The OpenUCT Guides – reflecting on the journey

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We have recently published the fourth of the OpenUCT Guides; these are tangible outputs from years of work. In this blog posting, Michelle Willmers reflects on the journey.

OpenUCT guides: Introductory resources on scholarly communication

Academics all over the world face new challenges in terms of professionalizing their scholarly communication activity. Researchers and educators are increasingly required to adopt a strategic approach towards communications activity and promote the visibility of their work in order to encourage citation, foster collaboration, contribute towards development, demonstrate responsible scholarly conduct, attract students, and obtain funding in a highly competitive grant-funding environment.

This challenge is particularly acute for academics on the African continent who typically publish less prolifically than their Northern counterparts and do not have access to the same level of content-sharing infrastructure and support services. Open Access mandates enacted at regional and national level in the global North, combined with the imperative for developing-country scholars to address real-world issues in their work, intensifies the imperative for local scholars to take conscious steps in drawing more attention to their outputs and to present them in a way that facilitates engagement and re-use.

The OpenUCT Initiative was a three-year (2011–2014) research and implementation project at the University of Cape Town (UCT) aimed at supporting local scholars in the utilization of innovative scholarly communication approaches. Within this context, content curation and communication activities formed a central focus. Partnering with institutional support structures such as UCT Libraries, the Research Office, and Information and Communication Technology Services (ICTS), the Initiative worked with individual academics as well as research units and academic departments to promote scholarly communication activity. The Initiative also undertook numerous training and advocacy activities beyond the institution in broader academic forums.

Funded by the Andrew Mellon Foundation, the Initiative built upon the work of a number of “open-focused” research and implementation initiatives that have taken place in UCT’s Centre for Innovation in Learning and Teaching (CILT) and Centre for Higher Education Development (CHED) since the early 2000s. The association resulted in a strong focus in both open education and open research activities, as is evident in the OpenUCT repository, a principal output of the Initiative now owned and managed by UCT Libraries. It also contributed to the innovative approach towards open education demonstrated in UCT’s Open Access Policy, to which the OpenUCT Initiative was a significant contributing partner.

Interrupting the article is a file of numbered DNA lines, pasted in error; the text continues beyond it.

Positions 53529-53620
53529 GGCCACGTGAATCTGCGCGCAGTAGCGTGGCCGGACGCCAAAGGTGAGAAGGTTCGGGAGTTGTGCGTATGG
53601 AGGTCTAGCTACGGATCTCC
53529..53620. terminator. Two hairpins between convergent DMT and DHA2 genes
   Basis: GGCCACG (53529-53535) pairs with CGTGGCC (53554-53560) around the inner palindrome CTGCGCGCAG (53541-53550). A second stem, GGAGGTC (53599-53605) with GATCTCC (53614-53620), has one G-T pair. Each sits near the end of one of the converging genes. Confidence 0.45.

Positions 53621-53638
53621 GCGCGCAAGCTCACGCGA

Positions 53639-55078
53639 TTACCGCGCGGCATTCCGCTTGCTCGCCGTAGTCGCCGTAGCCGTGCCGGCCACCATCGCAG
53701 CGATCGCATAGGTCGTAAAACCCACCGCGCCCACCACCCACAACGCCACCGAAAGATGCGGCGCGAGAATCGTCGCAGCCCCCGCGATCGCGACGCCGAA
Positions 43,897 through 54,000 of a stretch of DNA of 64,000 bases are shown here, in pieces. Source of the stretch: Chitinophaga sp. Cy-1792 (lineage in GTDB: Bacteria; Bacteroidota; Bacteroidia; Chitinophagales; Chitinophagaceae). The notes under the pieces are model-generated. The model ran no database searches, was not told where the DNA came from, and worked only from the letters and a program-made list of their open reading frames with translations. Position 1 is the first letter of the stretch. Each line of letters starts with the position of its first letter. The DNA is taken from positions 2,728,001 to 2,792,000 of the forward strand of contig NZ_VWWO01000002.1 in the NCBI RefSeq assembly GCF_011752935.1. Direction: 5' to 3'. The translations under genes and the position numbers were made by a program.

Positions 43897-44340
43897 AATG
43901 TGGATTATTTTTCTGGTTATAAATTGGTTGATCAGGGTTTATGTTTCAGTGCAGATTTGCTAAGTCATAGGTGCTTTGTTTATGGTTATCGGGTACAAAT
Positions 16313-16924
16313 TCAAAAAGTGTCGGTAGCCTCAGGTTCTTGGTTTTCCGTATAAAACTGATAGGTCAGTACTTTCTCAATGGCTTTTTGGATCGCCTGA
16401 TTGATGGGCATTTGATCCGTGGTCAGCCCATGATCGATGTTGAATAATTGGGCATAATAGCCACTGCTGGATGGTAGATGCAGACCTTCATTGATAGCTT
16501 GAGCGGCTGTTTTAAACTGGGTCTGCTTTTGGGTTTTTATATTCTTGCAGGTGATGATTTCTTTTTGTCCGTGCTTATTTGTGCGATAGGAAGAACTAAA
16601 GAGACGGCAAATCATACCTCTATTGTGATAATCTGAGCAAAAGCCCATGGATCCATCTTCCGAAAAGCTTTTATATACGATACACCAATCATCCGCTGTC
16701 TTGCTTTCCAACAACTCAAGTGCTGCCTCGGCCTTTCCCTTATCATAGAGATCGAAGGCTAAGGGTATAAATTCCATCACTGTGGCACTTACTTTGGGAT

One of the sub-projects of the OpenUCT Initiative was the Discoverability of African Scholarship Online (DASO) project, aimed at collaboration with African network partners to promote the discoverability of locally produced scholarship. Funded by the Carnegie Corporation of New York, this project aimed to excite participants around the importance and affordances of engaging with online visibility, provide specialist expertise, and introduce participants to the wide range of free online tools and databases that can be employed in boosting online visibility.

The work of the OpenUCT Initiative, and the DASO project in particular, is captured in new series of guides aimed at introducing academics to four key areas of scholarly communication activity:

Accessible and easy to use, it is hoped that these guides will provide a useful resource to those academics and institutional departments who wish to start engaging with these pillars of scholarly communication activity. While generated within the UCT context, the information contained therein is applicable to scholars anywhere in the world and can be adapted for local context. Licensed under Creative Commons Attribution Share-Alike licenses the work is free for re-use and appropriation.

OERs – uniquely African drivers?

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Are there any reasons for engaging with OERs that are particularly African? I asked this question of colleagues who lead OER initiatives from South Africa, Nigeria and Kenya *. Their responses?

That overall the drivers and issues are similar to other places, more urgent perhaps than developed countries, and much like other developing countries:

“There are not any distinctive possibilities for OER in Africa that aren’t also possibilities for say South America or South East Asia” (Cheryl Hodgkinson-Williams, PI, ROER4D)

In general, I don’t think the issues are that much different – maybe there is just a greater urgency in African contexts given the resource constraints (motivation to use more existing content) and the extent to which African academics are out of the global loop of knowledge production (motivation to share more openly). (Neil Butcher, OER Africa)